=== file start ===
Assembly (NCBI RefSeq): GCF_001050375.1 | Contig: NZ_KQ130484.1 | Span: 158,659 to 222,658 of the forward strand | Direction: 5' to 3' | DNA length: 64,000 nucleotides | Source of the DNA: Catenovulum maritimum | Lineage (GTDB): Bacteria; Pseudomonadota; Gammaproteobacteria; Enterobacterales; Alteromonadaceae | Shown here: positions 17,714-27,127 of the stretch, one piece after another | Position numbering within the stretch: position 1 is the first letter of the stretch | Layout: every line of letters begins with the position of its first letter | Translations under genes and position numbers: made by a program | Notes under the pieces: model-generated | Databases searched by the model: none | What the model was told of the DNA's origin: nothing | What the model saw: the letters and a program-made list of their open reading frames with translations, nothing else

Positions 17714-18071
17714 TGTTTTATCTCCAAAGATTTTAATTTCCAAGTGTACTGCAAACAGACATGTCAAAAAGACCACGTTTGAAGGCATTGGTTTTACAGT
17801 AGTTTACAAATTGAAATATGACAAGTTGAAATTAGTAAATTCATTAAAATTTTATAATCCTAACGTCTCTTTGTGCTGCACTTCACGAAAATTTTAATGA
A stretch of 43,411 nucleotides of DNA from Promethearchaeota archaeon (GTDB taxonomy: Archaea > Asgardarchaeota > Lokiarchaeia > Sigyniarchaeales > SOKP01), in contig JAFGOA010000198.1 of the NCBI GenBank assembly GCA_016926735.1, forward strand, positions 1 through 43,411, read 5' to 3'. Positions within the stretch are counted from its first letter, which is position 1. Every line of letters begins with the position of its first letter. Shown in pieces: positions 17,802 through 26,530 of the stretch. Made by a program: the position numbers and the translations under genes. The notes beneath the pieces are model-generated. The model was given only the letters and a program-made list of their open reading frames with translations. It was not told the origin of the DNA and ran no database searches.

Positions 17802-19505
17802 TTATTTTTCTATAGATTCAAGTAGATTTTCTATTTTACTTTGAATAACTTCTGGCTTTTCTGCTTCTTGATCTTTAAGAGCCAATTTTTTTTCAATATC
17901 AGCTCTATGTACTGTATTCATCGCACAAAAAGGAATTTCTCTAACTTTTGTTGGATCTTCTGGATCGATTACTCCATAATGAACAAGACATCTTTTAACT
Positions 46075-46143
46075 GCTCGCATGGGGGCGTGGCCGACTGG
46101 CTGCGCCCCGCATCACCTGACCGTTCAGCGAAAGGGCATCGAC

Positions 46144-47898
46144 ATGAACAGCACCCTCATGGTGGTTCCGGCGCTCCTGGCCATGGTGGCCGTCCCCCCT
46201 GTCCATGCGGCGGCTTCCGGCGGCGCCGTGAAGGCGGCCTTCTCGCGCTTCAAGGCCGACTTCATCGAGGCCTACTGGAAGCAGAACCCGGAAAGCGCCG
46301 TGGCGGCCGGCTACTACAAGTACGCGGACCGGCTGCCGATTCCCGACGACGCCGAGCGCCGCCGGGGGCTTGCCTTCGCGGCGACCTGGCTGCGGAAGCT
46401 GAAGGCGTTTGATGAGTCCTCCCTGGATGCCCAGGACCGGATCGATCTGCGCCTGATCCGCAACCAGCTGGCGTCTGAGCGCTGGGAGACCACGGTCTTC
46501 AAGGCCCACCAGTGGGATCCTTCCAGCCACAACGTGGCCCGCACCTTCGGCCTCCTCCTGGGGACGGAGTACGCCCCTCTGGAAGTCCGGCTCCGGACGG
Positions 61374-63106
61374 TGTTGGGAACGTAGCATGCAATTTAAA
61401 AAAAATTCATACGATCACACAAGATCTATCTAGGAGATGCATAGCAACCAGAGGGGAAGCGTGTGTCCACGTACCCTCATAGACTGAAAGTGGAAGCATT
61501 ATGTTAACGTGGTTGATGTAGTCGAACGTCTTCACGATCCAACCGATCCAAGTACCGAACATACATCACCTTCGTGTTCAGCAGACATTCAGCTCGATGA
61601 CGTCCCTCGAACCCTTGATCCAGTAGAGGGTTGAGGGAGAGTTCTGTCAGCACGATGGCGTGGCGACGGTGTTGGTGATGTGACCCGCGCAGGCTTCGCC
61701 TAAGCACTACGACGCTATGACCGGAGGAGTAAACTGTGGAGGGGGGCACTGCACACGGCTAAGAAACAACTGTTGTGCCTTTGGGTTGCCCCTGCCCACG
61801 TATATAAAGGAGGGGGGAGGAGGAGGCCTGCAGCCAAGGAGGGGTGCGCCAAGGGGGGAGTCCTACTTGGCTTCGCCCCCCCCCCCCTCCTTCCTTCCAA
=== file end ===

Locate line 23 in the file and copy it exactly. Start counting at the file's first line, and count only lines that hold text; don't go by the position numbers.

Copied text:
61701 TAAGCACTACGACGCTATGACCGGAGGAGTAAACTGTGGAGGGGGGCACTGCACACGGCTAAGAAACAACTGTTGTGCCTTTGGGTTGCCCCTGCCCACG